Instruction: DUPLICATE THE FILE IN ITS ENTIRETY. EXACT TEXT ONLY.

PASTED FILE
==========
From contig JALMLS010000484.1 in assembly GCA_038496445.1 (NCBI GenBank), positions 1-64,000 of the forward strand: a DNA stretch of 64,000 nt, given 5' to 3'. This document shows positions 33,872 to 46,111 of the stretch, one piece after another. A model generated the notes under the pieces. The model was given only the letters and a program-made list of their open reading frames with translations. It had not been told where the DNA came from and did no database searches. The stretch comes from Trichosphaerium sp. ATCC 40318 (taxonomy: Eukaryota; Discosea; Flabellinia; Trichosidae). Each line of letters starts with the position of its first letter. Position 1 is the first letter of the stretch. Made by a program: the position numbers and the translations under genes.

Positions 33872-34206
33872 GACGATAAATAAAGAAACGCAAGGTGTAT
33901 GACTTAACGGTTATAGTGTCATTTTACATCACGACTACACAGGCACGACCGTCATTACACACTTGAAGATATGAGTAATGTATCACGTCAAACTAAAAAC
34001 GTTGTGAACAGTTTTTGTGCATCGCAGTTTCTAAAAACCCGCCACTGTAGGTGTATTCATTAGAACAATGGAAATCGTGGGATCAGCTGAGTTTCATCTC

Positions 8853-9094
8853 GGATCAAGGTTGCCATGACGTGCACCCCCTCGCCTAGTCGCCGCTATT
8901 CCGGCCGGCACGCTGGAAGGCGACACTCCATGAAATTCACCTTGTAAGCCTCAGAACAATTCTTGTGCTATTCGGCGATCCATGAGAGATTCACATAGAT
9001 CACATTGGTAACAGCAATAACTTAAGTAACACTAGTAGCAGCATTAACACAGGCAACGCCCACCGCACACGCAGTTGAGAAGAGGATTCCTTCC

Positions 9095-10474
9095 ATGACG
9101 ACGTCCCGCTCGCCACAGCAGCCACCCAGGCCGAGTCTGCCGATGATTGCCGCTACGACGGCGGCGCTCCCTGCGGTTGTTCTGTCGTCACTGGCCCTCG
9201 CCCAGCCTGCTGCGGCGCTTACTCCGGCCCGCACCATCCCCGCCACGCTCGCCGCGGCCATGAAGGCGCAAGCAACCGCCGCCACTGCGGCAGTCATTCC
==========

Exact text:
From contig JALMLS010000484.1 in assembly GCA_038496445.1 (NCBI GenBank), positions 1-64,000 of the forward strand: a DNA stretch of 64,000 nt, given 5' to 3'. This document shows positions 33,872 to 46,111 of the stretch, one piece after another. A model generated the notes under the pieces. The model was given only the letters and a program-made list of their open reading frames with translations. It had not been told where the DNA came from and did no database searches. The stretch comes from Trichosphaerium sp. ATCC 40318 (taxonomy: Eukaryota; Discosea; Flabellinia; Trichosidae). Each line of letters starts with the position of its first letter. Position 1 is the first letter of the stretch. Made by a program: the position numbers and the translations under genes.

Positions 33872-34206
33872 GACGATAAATAAAGAAACGCAAGGTGTAT
33901 GACTTAACGGTTATAGTGTCATTTTACATCACGACTACACAGGCACGACCGTCATTACACACTTGAAGATATGAGTAATGTATCACGTCAAACTAAAAAC
34001 GTTGTGAACAGTTTTTGTGCATCGCAGTTTCTAAAAACCCGCCACTGTAGGTGTATTCATTAGAACAATGGAAATCGTGGGATCAGCTGAGTTTCATCTC

Positions 8853-9094
8853 GGATCAAGGTTGCCATGACGTGCACCCCCTCGCCTAGTCGCCGCTATT
8901 CCGGCCGGCACGCTGGAAGGCGACACTCCATGAAATTCACCTTGTAAGCCTCAGAACAATTCTTGTGCTATTCGGCGATCCATGAGAGATTCACATAGAT
9001 CACATTGGTAACAGCAATAACTTAAGTAACACTAGTAGCAGCATTAACACAGGCAACGCCCACCGCACACGCAGTTGAGAAGAGGATTCCTTCC

Positions 9095-10474
9095 ATGACG
9101 ACGTCCCGCTCGCCACAGCAGCCACCCAGGCCGAGTCTGCCGATGATTGCCGCTACGACGGCGGCGCTCCCTGCGGTTGTTCTGTCGTCACTGGCCCTCG
9201 CCCAGCCTGCTGCGGCGCTTACTCCGGCCCGCACCATCCCCGCCACGCTCGCCGCGGCCATGAAGGCGCAAGCAACCGCCGCCACTGCGGCAGTCATTCC